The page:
After your doctor diagnoses you with ovarian cancer, they will want to determine how advanced the cancer is. This is done through a process called staging. Ovarian cancer is divided into four stages: 1, 2, 3, and 4.

Your doctor will need to know several things about your cancer to stage it, including:

  • the size of the tumor
  • whether it has spread beyond the ovaries
  • where the cancer has spread beyond the ovaries

Stage 4 ovarian cancer is often called advanced or late-stage ovarian cancer. In stage 4, the cancer has spread beyond the reproductive system and pelvis to other organs. These can include the:

  • liver
  • lungs
  • brain
  • skin

Stage 4 cancer is divided into two substages: 4A and 4B.

Ovarian cancer stage 4A

In this substage, cancer cells are found in the fluids surrounding the lungs. This is called malignant pleural effusion.

The cancer hasn’t spread to other locations outside the pelvis or peritoneal cavity. The peritoneum is the membrane lining the cavity of the abdomen and covering the abdominal organs.

The peritoneal cavity is the portion of the body covered by the peritoneum.

Ovarian cancer stage 4B

Cancer in this substage has spread to areas outside of the peritoneal cavity, such as:

  • brain
  • skin
  • lungs
  • nearby lymph nodes

Getting a diagnosis of advanced ovarian cancer is the first step toward treatment and remission.

Your doctor will want to discuss several things with you after your diagnosis. These topics include:

  • Coping with symptoms. Ovarian cancer doesn’t normally cause noticeable symptoms until after the cancer has spread. Your doctor will suggest ways you can reduce your symptoms until you receive treatment.
  • Treatment. The sooner you begin treatment, the more successful it’s likely to be. The type of treatment you receive depends largely on the type of cancer you have and what other portions of your body are affected.
  • Coping with side effects. Each type of treatment comes with a unique set of side effects. Talk with your doctor about the potential side effects and complications from treatment. The two of you should devise a plan for treating and reducing side effects.
  • Lifestyle changes. Changing what you eat and how often you exercise won’t cure your cancer. But certain lifestyle changes can help with side effects. Adopting a healthier lifestyle may also reduce some risk factors that could complicate treatment.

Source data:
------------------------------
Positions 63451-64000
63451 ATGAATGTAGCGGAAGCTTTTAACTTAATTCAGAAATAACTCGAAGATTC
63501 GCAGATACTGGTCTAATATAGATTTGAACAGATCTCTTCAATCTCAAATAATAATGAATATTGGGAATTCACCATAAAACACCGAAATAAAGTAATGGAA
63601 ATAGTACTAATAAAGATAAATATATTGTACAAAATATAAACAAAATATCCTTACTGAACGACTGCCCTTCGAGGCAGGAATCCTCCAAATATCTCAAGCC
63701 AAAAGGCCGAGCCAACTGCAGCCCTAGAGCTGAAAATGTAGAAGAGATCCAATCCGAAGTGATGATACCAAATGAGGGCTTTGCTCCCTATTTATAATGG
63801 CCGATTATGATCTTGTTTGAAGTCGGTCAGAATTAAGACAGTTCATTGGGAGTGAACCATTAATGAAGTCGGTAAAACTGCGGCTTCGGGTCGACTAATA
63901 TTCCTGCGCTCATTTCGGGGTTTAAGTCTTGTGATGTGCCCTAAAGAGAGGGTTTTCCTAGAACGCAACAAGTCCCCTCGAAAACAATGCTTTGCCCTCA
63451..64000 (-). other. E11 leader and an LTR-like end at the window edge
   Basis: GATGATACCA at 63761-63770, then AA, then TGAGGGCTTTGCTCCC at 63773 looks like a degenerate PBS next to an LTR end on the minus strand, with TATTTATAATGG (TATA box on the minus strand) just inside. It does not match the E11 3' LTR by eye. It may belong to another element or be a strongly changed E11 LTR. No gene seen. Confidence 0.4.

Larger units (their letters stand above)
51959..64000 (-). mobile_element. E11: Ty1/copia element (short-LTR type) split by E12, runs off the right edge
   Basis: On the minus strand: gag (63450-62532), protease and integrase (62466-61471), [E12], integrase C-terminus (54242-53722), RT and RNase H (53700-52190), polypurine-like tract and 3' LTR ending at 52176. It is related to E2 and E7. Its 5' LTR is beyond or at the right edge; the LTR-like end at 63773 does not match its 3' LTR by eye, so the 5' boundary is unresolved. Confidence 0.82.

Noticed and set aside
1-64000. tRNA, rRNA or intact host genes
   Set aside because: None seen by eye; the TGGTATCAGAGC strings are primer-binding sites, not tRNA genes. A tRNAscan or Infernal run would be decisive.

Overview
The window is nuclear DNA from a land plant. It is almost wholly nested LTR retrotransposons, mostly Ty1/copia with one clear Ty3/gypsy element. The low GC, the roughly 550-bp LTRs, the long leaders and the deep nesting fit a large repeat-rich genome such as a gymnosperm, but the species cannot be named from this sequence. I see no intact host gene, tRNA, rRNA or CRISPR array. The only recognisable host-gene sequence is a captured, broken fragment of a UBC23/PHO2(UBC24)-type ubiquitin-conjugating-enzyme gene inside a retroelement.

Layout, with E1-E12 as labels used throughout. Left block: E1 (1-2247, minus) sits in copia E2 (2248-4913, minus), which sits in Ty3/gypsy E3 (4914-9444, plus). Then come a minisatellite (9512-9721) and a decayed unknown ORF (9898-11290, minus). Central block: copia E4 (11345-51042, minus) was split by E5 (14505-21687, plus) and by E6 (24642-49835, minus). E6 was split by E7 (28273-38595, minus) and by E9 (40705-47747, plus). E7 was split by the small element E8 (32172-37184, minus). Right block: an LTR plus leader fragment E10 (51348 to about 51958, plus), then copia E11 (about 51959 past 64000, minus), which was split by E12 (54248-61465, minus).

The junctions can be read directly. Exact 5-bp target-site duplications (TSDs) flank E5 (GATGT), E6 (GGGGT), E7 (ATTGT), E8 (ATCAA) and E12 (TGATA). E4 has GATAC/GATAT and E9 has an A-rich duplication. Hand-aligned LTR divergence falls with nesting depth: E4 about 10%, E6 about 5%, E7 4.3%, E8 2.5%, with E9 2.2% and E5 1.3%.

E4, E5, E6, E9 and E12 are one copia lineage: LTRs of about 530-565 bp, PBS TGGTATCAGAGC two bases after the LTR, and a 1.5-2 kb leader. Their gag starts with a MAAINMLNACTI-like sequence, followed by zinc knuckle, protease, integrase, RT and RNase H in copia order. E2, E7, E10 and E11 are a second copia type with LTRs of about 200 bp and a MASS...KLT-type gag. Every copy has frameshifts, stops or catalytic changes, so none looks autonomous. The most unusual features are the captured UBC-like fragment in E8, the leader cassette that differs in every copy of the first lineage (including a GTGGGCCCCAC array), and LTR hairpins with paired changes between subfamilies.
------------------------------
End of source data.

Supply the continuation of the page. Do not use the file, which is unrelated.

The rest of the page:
• Emotional health. The ups and downs you experience after your diagnosis and during treatment can affect your physical and emotional health. It’s important you and your doctor discuss ways you can cope with both.

Once your doctor knows the type of ovarian cancer you have and its stage, it’s time to decide on your treatment. The following are the main treatments for ovarian cancer:

  • Surgery is the primary treatment for ovarian cancer, but it’s not a treatment everyone needs. Removing the tumor can also mean removing a portion of your ovary, which may help slow or stop the cancer’s progression. In some cases, the entire ovary or both ovaries are removed. Some women may decide to remove both ovaries and their uterus and fallopian tubes.
  • Chemotherapy is a type of drug treatment designed for cancer. The medication enters your bloodstream and then finds and destroys cancerous cells. Chemotherapy is often very effective, but it can also damage the body’s healthy cells.
  • Hormone therapy is designed to reduce or block hormone production. Some hormones help certain tumors grow and spread. With reduced hormone levels, the cancer may not grow or spread as quickly.
  • Radiation therapy is a type of treatment that uses X-rays and high-energy particles to destroy cancer cells. It’s most often used to treat ovarian cancer that has spread or metastasized beyond the ovaries.
  • Targeted therapy is a newer treatment that aims to reduce the damage done to healthy cells while it targets and destroys the cancerous cells. Targeted therapy drugs are different from chemotherapy because they seek out cancerous cells and destroy them. By destroying the targeted cells, this type of therapy can slow cancer progression.

Ovarian cancer can be difficult to detect and diagnose until it develops into advanced ovarian cancer. According to the American Cancer Society, the 5-year survival rate for women diagnosed with stage 4 cancer is 17 percent.

Women diagnosed with early-stage ovarian cancer have a better outlook than those with advanced ovarian cancer. Being proactive and well-informed are the most important factors in your healthcare journey.